How to hire and train for a summer catering program
At the residential facilities Glendale Senior Dining serves, catered birthday and anniversary parties, summer barbecues and other private on- and off-site events give senior residents a convenient alternative to cooking themselves, Director of Business Development Todd Lindsay says.
For these events, Glendale, which serves locations throughout the Northeast and mid-Atlantic, will often tap employees from nearby units to take on catering events; and for weekend or summer engagements, it will reach out to the parent company’s school dining division for a few extra hands.
“We bring in two or three servers from another unit that’s right down the road,” Glendale President Jim Hecker says. “It’s extra money for them, and they’re all trained the same so they all know what they’re doing. We just match it up to fit.”
Staffing can be a particular challenge for off-season catering in a university setting, but Aaron Kielbasa, assistant director of dining services for catering at the University of Illinois at Urbana-Champaign, says his team has found there are usually enough full-time dining workers and part-time student support staff around even when classes aren’t in session.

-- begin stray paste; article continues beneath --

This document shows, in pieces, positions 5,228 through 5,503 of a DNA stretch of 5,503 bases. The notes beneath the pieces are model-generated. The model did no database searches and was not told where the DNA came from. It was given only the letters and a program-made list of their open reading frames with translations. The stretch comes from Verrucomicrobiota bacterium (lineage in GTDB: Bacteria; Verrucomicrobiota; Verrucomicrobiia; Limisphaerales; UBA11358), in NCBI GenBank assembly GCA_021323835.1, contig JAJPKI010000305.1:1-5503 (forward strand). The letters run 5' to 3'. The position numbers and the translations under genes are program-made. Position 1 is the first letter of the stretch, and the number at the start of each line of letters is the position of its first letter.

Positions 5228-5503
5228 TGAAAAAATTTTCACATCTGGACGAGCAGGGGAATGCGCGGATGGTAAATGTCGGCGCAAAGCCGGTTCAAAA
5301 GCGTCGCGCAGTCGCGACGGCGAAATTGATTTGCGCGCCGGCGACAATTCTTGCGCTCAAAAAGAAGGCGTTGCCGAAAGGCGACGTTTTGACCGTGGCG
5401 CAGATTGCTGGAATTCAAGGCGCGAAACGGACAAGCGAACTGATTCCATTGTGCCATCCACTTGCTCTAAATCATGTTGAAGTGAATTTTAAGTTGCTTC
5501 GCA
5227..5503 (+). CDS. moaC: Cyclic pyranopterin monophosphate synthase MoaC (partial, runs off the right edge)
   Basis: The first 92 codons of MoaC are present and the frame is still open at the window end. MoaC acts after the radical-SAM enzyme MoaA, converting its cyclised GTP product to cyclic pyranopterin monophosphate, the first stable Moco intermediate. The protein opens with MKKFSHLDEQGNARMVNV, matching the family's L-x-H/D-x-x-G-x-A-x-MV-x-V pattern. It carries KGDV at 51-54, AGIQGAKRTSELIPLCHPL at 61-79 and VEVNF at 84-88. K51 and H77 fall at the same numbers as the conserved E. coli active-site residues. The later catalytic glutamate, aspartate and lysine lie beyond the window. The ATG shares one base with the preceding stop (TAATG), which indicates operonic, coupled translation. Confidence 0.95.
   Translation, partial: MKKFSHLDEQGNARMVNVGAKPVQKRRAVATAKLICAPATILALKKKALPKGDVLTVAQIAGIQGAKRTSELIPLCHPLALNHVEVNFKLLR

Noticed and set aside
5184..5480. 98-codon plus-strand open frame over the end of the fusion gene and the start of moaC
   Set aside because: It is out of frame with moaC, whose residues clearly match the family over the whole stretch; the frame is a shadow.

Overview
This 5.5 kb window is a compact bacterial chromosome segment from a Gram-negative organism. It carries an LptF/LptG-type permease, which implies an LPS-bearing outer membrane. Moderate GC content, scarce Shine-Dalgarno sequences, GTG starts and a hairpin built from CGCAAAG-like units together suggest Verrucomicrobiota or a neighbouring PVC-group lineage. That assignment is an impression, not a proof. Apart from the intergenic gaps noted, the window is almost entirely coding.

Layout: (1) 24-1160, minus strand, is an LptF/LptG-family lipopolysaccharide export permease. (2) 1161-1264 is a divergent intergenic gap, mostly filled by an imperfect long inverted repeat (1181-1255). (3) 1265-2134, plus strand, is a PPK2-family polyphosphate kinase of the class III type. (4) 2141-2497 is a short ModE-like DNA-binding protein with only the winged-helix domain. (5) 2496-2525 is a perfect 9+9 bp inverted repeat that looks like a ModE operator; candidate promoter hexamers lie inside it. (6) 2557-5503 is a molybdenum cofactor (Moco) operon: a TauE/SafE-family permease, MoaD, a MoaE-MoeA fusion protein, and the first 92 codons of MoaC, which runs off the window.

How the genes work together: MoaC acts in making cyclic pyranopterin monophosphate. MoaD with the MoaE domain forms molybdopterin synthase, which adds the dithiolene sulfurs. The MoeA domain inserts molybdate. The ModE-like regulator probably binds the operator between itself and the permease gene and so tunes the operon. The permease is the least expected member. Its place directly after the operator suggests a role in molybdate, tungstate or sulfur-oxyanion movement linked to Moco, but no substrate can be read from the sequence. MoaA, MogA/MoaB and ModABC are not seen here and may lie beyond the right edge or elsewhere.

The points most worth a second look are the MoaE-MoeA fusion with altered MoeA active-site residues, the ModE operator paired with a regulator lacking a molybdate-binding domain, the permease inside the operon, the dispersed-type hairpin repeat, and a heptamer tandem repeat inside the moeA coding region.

It’s also a chance for employees to pick up or polish a different skill set. At Illinois, all summer residential dining staff who are supporting catering receive special training to learn the basics of formal dining or front-of-house service. At the University of Wisconsin at Madison, employees at dining units that slow down in the summer also have an opportunity to be trained in catering. Regular residential dining staffers who are interested in pitching in for summer conferences and events are asked to write a letter explaining why they want to make the seasonal transition.
“We want it to be a learning opportunity; we don’t just want to all of a sudden tell them they’re going to work catering over the summer,” says Peter Testory, Wisconsin’s director of dining and culinary services. “And we typically have a lot of staff who want to get that experience. It’s a completely different type of service; sometimes it may be a completely different style of food. You’re dealing with a different clientele at that point that expects an elevated level of service.”
With that elevated level of service come elevated labor costs, but the higher price point per head, and elements such as full bar service at weddings and other summer events, tend to offset that spike, Kielbasa says.